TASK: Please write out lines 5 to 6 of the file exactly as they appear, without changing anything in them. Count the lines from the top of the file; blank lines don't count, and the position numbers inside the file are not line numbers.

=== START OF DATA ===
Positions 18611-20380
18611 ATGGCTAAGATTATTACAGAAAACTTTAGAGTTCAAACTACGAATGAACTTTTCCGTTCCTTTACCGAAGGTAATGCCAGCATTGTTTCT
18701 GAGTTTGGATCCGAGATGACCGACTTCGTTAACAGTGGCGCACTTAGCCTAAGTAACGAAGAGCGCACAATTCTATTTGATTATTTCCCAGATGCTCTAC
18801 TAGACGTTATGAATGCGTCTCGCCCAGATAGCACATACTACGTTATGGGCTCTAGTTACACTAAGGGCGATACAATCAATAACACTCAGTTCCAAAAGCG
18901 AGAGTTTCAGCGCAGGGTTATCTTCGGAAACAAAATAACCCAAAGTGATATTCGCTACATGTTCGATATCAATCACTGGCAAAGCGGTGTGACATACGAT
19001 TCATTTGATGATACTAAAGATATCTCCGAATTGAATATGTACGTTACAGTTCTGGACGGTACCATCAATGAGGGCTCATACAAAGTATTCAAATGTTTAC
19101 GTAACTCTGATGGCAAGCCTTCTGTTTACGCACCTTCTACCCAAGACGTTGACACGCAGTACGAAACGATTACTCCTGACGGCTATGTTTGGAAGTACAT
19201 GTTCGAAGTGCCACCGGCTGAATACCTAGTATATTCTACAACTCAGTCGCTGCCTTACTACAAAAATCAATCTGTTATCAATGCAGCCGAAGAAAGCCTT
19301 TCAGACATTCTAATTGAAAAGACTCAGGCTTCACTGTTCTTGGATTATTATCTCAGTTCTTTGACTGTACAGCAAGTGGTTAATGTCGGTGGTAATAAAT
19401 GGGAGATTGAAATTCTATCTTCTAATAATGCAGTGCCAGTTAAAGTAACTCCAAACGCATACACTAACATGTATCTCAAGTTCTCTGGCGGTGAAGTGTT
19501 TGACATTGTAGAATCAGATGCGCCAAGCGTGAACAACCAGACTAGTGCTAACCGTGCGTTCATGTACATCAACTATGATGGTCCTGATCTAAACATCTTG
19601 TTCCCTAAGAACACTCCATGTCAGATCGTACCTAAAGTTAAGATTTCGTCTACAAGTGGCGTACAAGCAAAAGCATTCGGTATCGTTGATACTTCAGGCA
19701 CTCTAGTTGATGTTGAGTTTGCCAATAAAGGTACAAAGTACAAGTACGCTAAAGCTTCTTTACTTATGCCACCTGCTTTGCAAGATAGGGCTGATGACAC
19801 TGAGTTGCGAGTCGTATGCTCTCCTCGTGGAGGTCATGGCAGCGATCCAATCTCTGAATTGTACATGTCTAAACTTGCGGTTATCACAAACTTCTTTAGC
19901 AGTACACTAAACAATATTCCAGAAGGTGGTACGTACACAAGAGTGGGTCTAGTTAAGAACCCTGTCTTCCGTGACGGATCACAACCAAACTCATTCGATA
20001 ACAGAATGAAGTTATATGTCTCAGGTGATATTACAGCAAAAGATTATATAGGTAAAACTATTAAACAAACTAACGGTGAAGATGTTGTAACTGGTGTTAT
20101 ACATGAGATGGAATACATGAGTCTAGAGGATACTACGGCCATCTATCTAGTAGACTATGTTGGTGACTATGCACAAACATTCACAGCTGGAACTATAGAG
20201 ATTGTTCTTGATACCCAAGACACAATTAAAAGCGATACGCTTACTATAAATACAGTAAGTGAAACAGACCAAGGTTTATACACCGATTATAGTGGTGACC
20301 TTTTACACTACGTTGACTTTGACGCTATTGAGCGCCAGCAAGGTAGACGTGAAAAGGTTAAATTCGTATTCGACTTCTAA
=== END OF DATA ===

18901 AGAGTTTCAGCGCAGGGTTATCTTCGGAAACAAAATAACCCAAAGTGATATTCGCTACATGTTCGATATCAATCACTGGCAAAGCGGTGTGACATACGAT
19001 TCATTTGATGATACTAAAGATATCTCCGAATTGAATATGTACGTTACAGTTCTGGACGGTACCATCAATGAGGGCTCATACAAAGTATTCAAATGTTTAC